In some ways, an investment manager is like a football manager – and some managers have more freedom of choice than others.
A manager of a single country portfolio is like a national coach taking a team to the World Cup - the choice is restricted to selecting the players eligible for that country.
Even with the world's biggest and best footballing superstar in one position, they are often forced to fill other positions with players regardless of talent - simply because they are the right nationality.
And in some positions they may have to make-do, or pick players that are past their peak.
On the other hand, a manager of a club like Real Madrid, is free to sign the best players in the world for each position, regardless of nationality. The club has a star-studded host of global ‘Galacticos’, such as current world player of the year Luka Modric, meaning there is always strong competition for places all over the field.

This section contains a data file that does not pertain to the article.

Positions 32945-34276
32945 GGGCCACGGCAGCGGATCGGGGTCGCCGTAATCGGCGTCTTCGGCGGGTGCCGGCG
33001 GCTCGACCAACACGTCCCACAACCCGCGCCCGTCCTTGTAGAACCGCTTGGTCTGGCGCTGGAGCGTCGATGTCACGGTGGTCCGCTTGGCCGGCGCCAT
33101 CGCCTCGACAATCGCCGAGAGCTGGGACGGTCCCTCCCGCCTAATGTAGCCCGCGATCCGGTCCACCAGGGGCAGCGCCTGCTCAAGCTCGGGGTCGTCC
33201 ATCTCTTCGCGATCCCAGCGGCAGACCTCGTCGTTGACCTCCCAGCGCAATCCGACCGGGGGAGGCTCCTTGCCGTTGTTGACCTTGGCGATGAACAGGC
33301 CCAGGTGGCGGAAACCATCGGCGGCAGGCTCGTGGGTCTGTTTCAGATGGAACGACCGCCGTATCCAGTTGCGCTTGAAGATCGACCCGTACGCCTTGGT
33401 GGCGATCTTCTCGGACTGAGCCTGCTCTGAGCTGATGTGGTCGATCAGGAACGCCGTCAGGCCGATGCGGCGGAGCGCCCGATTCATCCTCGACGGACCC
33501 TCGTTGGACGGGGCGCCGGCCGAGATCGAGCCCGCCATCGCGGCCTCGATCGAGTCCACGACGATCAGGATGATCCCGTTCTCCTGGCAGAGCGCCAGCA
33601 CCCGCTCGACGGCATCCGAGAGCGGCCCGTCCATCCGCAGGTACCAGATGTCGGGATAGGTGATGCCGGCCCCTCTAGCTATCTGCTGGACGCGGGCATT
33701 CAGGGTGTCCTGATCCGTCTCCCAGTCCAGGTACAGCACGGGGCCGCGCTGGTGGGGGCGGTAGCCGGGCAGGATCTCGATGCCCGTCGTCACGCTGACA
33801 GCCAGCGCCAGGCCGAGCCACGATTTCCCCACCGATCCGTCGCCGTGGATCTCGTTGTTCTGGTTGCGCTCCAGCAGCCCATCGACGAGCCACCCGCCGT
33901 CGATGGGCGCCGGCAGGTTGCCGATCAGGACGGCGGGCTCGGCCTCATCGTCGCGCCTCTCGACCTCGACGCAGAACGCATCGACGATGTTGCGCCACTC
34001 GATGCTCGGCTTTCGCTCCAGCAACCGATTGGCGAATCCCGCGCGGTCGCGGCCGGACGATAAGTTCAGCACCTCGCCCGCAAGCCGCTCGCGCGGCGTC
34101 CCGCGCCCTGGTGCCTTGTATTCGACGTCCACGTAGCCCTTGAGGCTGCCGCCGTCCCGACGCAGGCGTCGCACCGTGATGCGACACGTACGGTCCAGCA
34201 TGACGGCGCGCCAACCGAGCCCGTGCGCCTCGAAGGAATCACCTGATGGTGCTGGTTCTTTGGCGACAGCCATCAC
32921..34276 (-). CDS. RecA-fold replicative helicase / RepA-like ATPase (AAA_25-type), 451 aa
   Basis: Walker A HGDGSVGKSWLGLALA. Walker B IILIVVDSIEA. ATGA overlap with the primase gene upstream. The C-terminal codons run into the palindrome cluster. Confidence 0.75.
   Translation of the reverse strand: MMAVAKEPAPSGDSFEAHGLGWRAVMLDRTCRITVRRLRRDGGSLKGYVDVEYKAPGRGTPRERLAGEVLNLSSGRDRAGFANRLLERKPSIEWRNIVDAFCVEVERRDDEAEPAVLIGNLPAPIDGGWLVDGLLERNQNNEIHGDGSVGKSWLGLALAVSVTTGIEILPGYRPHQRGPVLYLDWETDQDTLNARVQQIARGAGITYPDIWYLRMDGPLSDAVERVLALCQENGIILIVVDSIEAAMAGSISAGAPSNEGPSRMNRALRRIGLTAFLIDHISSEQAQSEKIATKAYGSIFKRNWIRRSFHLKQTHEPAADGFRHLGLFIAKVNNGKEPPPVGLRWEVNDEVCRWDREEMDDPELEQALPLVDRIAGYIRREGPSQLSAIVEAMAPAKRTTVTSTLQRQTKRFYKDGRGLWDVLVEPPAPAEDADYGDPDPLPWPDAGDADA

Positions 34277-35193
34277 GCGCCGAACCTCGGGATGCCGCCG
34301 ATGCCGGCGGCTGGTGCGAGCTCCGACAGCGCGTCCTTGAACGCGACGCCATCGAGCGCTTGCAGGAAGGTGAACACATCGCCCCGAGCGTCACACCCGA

At no point are they forced to pick weaker players to fill positions purely on the grounds of nationality.
A global portfolio offers you the same opportunity.
The investment manager has the freedom to select the world's best companies - irrespective of their nationality - and combine these into a diversified portfolio of their best ideas.
And this is an opportunity offered by Securities Trust of Scotland, the global equity income trust.
But there are more reasons to invest in a global portfolio...
The hidden risks of home bias
It has never been easier for you to access the global stock markets, especially following the rise of online fund supermarkets and investment platforms in recent years.
Despite the myriad of options, however, many UK investors are overexposed to British companies - and this could be adding hidden risks.
A home bias is perfectly understandable - the familiarity we have with home-grown firms could be one reason, but this adds significant levels of risk and constraints that could be very costly over the long term.
To illustrate, an investor who had invested the current ISA limit of £20,000 five years ago would now be over £10,250 better off if they had invested in global equities as opposed to just UK equities.